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A Lost Letter Tells of Family and Spring Planting

By: Everett S

A Long Lost LetterI pulled out our kitchen cabinets for some remodeling work we’re doing and found a letter, hand-written on plain white paper, hidden behind the cabinets. It must have dropped down there before the writer, Elizabeth Jones, had a chance to send it out. We learn a little more about the Jones’ all the time as we find things that they changed or built around here. Neighbors stop by, mostly old-timers, to tell us how well “old Bob Jones” kept up the place, and how it makes them happy to see us fixing it back up.

From what we gather, Bob was hard-working, friendly and had a very witty sense of humor. We don’t know much about his wife, Elizabeth, except that they were Jehovah’s Witnesses, and lived here for about 30 years. They came back to the country after Bob retired from the auto-plant he worked in up around Detroit. After Bob’s death, Elizabeth couldn’t keep the place up herself and a few years later had to sell and move “back north” with her family. I take it she must have met Bob after he moved up there for work, but can’t be sure. Someone else bought the place from her before we bought it, and I think they came here on weekends for about five years as they continued to let Bob’s hard work go downhill.

I think about Bob for a moment sometimes when I’m working outside fixing up a building, pruning a tree, planting something… I like to think he would be happy with what we’re doing here. He was still alive and in apparently good health at the time this letter was written, which means it is probably from around 1990 or earlier. The hot houses (aka cold frames) mentioned in the letter were rotten and falling apart when we moved in. The glass had all fallen out, and the wood practically fell apart in my hands as I moved them from their spot in front of the garden shed. I would think they were at least ten years old, if not older.

If you are related to Bob Jones or Callie Elizabeth Jones, and would like this letter, please contact me using the comment form below. I would be happy to send it out. Until then, I’ll keep it safe in my file cabinet.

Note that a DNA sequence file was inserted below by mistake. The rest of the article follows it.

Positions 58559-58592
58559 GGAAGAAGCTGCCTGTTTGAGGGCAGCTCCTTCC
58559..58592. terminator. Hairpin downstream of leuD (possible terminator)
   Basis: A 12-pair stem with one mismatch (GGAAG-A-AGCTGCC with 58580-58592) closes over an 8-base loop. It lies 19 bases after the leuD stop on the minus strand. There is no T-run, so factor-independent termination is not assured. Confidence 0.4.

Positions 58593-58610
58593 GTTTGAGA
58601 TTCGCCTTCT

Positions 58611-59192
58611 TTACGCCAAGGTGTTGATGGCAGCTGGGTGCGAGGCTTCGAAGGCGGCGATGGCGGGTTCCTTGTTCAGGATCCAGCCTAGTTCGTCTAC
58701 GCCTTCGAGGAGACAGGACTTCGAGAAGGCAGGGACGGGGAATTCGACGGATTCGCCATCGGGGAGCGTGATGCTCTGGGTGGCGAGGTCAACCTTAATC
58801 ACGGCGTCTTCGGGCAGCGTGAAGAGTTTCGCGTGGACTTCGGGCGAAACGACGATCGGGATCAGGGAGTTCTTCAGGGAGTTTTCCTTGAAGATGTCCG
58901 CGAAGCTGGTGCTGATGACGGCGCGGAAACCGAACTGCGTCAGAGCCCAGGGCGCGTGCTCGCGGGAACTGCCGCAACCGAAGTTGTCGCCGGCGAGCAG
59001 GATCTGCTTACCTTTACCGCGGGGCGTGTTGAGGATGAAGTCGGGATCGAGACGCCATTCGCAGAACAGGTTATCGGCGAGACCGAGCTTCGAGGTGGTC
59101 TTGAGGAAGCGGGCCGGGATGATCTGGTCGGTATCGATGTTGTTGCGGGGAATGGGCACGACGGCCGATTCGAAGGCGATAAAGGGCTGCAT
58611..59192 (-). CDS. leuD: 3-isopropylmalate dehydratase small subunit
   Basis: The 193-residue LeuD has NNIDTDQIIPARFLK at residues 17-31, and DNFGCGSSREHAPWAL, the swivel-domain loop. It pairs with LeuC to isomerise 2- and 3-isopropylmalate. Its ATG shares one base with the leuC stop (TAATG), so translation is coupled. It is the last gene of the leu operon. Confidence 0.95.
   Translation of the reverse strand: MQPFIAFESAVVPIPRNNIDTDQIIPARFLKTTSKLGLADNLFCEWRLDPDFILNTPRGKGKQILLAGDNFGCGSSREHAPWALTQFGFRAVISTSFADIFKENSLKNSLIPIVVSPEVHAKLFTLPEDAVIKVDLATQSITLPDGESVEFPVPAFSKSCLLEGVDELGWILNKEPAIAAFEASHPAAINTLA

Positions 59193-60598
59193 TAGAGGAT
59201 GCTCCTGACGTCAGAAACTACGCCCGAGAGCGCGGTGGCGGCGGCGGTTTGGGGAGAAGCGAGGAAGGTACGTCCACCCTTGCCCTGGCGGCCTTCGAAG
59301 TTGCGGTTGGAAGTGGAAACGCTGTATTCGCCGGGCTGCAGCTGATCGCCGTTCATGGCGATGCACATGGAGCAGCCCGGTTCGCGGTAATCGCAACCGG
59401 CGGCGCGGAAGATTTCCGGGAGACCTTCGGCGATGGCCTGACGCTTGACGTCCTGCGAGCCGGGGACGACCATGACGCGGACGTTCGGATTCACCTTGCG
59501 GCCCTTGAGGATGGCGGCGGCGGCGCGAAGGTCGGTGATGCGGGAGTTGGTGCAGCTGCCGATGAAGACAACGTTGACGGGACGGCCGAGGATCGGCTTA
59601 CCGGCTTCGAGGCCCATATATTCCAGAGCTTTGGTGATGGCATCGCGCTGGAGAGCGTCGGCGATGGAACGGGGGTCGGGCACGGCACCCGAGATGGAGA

Here is the letter that has been hidden behind our cabinets for at least a decade, unread by anyone other than the writer, until today:
* NOTE: I had originally put up the entire letter, but later felt strange about publishing someone’s personal letter as they talk about family members’ health and other personal things. There wasn’t anything terribly important or controversial in there, but nevertheless, I’ve just excerpted one little paragraph:

Bob is pushing spring, as he does every year about this time. He has already planted onions, lettuce and radishes. He has several large windows that he made hot houses from. He’s something else.

– Elizabeth

Category: Family, Places, The Transplants, Uncategorized

Comments (9)

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  1. Carolyn says:

    How cool! If walls could talk!

  2. That’s very cool!! We have an over 100 year old chimney on our property- all that remains from an old homestead. We find bits of pottery and canning jars every now and then, and other little remainders. I’d LOVE to know more about whoever lived there though!!

  3. Laura Jeanne says:

    That’s so awesome. What a fascinating find that must have been for you.

  4. That’s so awesome. When I was a kid, we were living in an old house and I was playing in the attic and found this old photo album. It had a stand and the album flipped down, had a heavy brass clip and the pages were made of cardboard. It had some pictures from around the 1920s in it. It really makes you think about who lived there before you did and what their life was like. :) I hope Mrs. Jones family sees this and contacts you. :)

  5. LadyA says:

    We moved at about the same time as you did, and I have become fascinated with tracing the history of those who came before us here. Initials in a concrete slab, doodles of a child in the shed, etc. I thought it was just me being strange, but reading this let me know that it’s a natural, probably respectful, part of finding your own place in a home that was once someone else’s beloved.

  6. Leigh says:

    Interesting post. I do hope you can track down a family relative. I’m sure it would be appreciated.

    Glad you both are feeling better!

  7. Jason says:

    And you don’t want to bulldoze the place and put up a McMansion? Obviously I’m kidding. It always bothers me to see old homes, and all their living history and memory, torn down to erect some souless box. I’m glad you’re keeping the spirit of the place alive. I imagine when spring comes around next year you’ll be pushing it too…you both are already “something else” so looks like you’re proudly keeping the farm alive.

  8. tipper says:

    Found your blog-through your other blog-salvaged threads. I’ve enjoyed poking around and reading your posts. Loved the foot bridge-these days there aren’t many folks left who would call it by that name.

    The letter is really neat-great that it gives you a connection to your land/home and isn’t it wonderful that she thought he was something else : )

  9. doe says:

    I’m sure someone at the nearest Kingdom Hall remembers both Bob and Elizabeth and would be glad to help you get the letter to a relative. You could also learn a great deal more about the history of your place.

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